The Obsidian Virtual Concept House aims to empower a million Black families

March 11, 2021

Celebrating Black creativity and culture, twenty-three members of Black Artists & Designers Guild (BADG) and two rising stars (a design student and a young professional) created The Obsidian Virtual Concept House—the virtual reality home of a fictional Black family in Oakland, California which opened in February 2021

Set in the near future year of 2025, the chosen location for the BADG virtual home is significant. Situated on the east side of San Francisco Bay, Oakland occupies a prominent role in US Black history, as the home of the groundbreaking community initiative the Free Breakfast for School Children Program organised by the Black Panther Party in 1968. The Concept House’s eco-conscious architecture was designed by Leyden Lewis Design Studio and Studio Cooke John. Situated on a hill, the house faces west towards San Francisco creating a commentary on the Black experience where generations of Black San Franciscans have been priced out of the city through gentrification—a wealth disparity situation that has also spread to Oakland; a once majority-Black city.

Analog Vestibule by Everick Brown Design

An evolution of the traditional showhouse where designers are assigned rooms in an IRL house, BADG instead based the house on four guiding principles: innovation, technology, sustainability and futurism aided by seven fundamentals: wellness, identity, sustenance, terra, legacy, ancestral futures, and dwelling. This innovative concept breaks free of the confines of room allocation and allows the designers to explore limitless ideas which they convey through storytelling spaces accompanied by evocative narrative titles. Addressing ‘environmental injustice’ and with an Afrocentric perspective, BADG is ‘changing the narrative on defining spaces in the home’, says Everick Brown a BADG creator, ‘we want to invite new conversations about the space of the home as a place of thriving for Black families’.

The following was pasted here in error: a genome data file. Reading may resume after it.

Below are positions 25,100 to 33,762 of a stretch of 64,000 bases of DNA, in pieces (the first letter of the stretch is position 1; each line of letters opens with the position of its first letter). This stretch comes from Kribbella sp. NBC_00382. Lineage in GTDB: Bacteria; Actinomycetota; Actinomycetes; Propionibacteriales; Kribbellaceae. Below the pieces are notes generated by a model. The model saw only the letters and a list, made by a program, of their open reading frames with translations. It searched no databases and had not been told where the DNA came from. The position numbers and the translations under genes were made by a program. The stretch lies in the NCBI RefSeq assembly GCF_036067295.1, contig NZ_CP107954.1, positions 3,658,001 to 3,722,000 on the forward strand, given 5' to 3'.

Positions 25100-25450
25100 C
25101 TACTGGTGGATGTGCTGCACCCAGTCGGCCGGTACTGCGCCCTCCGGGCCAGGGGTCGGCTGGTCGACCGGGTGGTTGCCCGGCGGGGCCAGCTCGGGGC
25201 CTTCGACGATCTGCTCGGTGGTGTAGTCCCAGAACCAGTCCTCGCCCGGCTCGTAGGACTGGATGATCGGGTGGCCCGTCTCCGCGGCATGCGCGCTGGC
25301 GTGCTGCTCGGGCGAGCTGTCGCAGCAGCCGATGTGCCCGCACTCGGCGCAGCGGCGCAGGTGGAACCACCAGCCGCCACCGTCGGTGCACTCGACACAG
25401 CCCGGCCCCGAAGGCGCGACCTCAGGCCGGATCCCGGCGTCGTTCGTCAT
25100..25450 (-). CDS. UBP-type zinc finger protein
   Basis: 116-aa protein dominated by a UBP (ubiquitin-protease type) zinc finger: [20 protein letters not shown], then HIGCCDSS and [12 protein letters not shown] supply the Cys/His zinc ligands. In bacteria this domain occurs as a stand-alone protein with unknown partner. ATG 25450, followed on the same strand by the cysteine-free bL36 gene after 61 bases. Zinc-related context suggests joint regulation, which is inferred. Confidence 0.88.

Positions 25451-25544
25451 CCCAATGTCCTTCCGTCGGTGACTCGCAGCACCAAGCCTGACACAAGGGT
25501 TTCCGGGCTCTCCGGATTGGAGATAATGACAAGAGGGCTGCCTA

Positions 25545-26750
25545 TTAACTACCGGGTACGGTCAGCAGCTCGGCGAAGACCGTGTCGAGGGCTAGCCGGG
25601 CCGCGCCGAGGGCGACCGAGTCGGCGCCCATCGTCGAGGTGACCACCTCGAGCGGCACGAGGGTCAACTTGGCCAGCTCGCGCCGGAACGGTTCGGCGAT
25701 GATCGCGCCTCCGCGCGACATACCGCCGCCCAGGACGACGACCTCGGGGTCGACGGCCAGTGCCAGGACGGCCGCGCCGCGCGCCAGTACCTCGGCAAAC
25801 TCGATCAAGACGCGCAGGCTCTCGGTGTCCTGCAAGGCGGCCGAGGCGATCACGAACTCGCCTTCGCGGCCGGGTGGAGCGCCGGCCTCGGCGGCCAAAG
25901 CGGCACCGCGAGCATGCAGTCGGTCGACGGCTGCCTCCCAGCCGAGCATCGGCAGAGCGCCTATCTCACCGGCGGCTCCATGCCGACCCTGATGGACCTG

The Barka Dai An Abundance of Welcome by Cheryl Umbles Interior Design

The home is virtual, but objects in the home, including rugs, are real. The Barka Dai ‘An Abundance of Welcome’ by Cheryl Umbles Interior Design features Reclining Figure, Faye Toogood’s asymmetrically shaped abstract rug inspired by her textile collages. Hand-knotted and hand-stitched, the wool rug is from Toogood’s Doodles Collection for Italian luxury rug company cc-tapis. Umbles chose the rug ‘to soften the strong angular lines of the defined space… I love that its shape let me break the rules about how we often think furniture should float over a rug in a space’.

Moon House by Me and General Design

Elsewhere in the house are rugs from product sponsor Stark Carpet, Sarah Sherman Samuel, Atelier Février, and Rug Art by Sigal Sasson. Designer Mitchell Black chose Stark’s silk hand-loomed Halia rug in Gunmetal for his Escape room, while The Shaman’s Chamber by McLean & Tircuit features Stark’s hand-knotted wool and silk Pizzazz rug in a Chocolate colourway that highlights the design’s graphic Ikat inspired, bark-like pattern. Moon House by Me and General Design features Sarah Sherman Samuel’s handwoven Moroccan flatweave rug, while the Analog Vestibule by Everick Brown Design—a transformative space to ‘think, play, gather’—features three rugs from New York-based Rug Art hand-knotted in Tibet from wool and silk. The bold designs of the three rugs—MemphisSilhouette, and Expression—enhance the designer’s deliberately analogue respite from digital overload.

Moon House by Me and General Design

Djembe Room by Revamp Interior Design features the Elisse rug from the Invisible Collection by Atelier Février. Customised in a black and white colourway by Danielle Fennoy, Founder of New York-based Revamp, the hand-knotted wool and silk rug’s free form non-rectilinear shape features a repeating pattern of wedge shapes. These cuneiform-like shapes—a logo-syllabic script used to write several ancient Near East languages—speak to the importance, geographic breadth, and longevity of the Black experience.

Djembe Room by Revamp Interior Design

‘Rugs are essential in my design practice’ says Fennoy. ‘I wanted an organic-shaped rug that unified the various seating groups in the Djembe Space, but also told some of our story. Black and white is very common in African history and culture. Black usually represents maturity, spirituality, wisdom and mourning. White is usually about knowledge, celebration and cleansing. When the two are combined it’s a reminder to learn from our past and to continue to seek the truth.’

Obsidian Virtual Concept House is a partnership between BADG and Hearst Magazine Luxury & Design Collection, ELLE Decor, House Beautiful, Town & Country, Veranda.

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